HomeBlogThe Evolution of Rugs and Carpets Designs

The Evolution of Rugs and Carpets Designs

Rugs and carpets have a long history, with evidence of woven textiles dating back to ancient civilizations such as Egypt, China, and Persia. Over time, the designs and patterns of rugs and carpets have evolved to reflect the cultural and artistic influences of different regions.
In ancient times, rugs and carpets were primarily used for practical purposes such as insulation and to provide a soft surface to sit or sleep on. The designs were often simple geometric patterns or representations of nature.
During the Islamic Golden Age, which spanned from the 8th to the 13th century, rug and carpet weaving became a highly developed art form in Persia, Turkey, and Egypt. The designs of these rugs were influenced by Islamic art and architecture, featuring intricate geometric patterns and calligraphy.
In the 16th century, the Ottoman Empire became a major center for rug production, and Turkish rugs began to feature bold, colorful designs, often with floral and animal motifs.
In the 19th and 20th centuries, the industrial revolution led to the mass production of rugs and carpets, and new synthetic dyes were developed, which allowed for a wider range of colors and designs. Carpets and rugs started to be produced in various styles, such as Art Deco, Art Nouveau, and Arts and Crafts.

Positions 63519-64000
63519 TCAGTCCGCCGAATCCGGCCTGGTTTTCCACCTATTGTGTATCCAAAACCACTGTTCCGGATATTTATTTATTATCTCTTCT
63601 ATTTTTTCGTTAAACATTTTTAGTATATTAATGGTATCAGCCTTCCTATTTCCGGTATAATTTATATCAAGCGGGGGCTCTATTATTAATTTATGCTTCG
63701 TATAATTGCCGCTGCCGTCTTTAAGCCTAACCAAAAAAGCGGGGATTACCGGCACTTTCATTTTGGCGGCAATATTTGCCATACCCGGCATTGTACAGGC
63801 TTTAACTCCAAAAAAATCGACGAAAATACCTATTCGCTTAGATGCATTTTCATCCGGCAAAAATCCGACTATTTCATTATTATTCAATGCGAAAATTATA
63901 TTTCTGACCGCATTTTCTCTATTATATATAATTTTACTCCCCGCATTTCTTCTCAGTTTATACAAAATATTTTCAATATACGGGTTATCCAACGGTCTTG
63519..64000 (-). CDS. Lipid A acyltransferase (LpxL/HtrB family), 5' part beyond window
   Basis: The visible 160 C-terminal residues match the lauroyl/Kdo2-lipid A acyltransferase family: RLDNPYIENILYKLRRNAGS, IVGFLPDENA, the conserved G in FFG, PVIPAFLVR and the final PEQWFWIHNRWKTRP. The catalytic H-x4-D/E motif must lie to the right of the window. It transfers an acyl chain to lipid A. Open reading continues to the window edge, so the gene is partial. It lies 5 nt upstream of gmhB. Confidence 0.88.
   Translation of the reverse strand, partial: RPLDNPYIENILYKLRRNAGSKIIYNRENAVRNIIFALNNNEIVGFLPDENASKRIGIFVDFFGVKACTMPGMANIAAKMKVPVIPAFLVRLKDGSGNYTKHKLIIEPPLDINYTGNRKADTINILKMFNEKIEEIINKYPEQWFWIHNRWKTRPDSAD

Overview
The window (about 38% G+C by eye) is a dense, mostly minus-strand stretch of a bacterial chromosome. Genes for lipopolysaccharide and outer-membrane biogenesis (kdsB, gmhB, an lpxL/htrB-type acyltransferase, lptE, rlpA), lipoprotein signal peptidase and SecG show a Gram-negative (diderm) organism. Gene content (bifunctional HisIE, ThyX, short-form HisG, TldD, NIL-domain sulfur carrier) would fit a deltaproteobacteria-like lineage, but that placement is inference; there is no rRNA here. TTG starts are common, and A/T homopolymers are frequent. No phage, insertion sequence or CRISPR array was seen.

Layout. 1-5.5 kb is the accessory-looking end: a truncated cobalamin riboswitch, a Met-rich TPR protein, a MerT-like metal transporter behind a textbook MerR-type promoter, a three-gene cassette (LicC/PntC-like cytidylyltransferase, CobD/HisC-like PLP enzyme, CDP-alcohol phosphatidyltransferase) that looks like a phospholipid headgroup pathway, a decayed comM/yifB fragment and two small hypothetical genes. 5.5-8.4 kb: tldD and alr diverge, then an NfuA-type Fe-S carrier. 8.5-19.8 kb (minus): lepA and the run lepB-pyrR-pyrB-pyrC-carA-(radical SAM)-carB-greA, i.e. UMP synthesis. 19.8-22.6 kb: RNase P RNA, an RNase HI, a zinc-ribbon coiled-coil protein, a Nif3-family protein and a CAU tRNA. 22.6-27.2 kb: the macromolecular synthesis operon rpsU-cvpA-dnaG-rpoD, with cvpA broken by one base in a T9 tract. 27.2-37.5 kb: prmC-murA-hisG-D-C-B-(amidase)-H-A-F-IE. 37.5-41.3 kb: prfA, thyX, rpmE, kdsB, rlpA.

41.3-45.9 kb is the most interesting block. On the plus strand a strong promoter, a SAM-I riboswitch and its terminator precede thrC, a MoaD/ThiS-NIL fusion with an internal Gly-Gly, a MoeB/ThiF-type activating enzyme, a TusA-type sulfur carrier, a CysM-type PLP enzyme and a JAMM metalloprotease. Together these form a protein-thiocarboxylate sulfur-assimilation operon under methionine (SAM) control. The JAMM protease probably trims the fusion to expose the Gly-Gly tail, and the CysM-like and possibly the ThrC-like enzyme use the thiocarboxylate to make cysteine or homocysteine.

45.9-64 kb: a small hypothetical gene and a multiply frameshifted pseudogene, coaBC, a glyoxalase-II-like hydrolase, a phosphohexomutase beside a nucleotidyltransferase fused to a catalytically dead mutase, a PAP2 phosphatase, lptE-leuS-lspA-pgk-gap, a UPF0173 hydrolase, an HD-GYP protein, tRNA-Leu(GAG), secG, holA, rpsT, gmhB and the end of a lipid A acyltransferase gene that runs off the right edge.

Today, rugs and carpets are produced in a wide variety of designs and styles, reflecting the diverse cultural influences and artistic movements of different regions and time periods.
12th to 13th Centuries:
The evolution of rugs and carpets in the 12th century was heavily influenced by the Islamic Golden Age, during which time many of the techniques and designs that are still used today were developed. At this time, the most renowned centers for rug production were in Persia, Central Asia, and the Middle East, where the nomadic tribes began to settle and produce rugs as a means of income. These early rugs were primarily made from wool and were characterized by bold geometric patterns and bright colors.
During the 12th century, the Seljuk Empire, which was centered in Iran and Iraq, was a major patron of the arts and encouraged the production of high-quality rugs. Under the Seljuks, the art of rug-making reached new heights of sophistication, with intricate designs and refined weaving techniques being developed. The Seljuk rugs were known for their use of repeating patterns and complex geometric shapes, and they often featured intricate medallion designs.
In addition to the Seljuks, the Khwarezm Empire also played a significant role in the development of rug-making during this period. The rugs produced in this region were known for their high quality and featured bold geometric designs, bright colors, and a dense weave.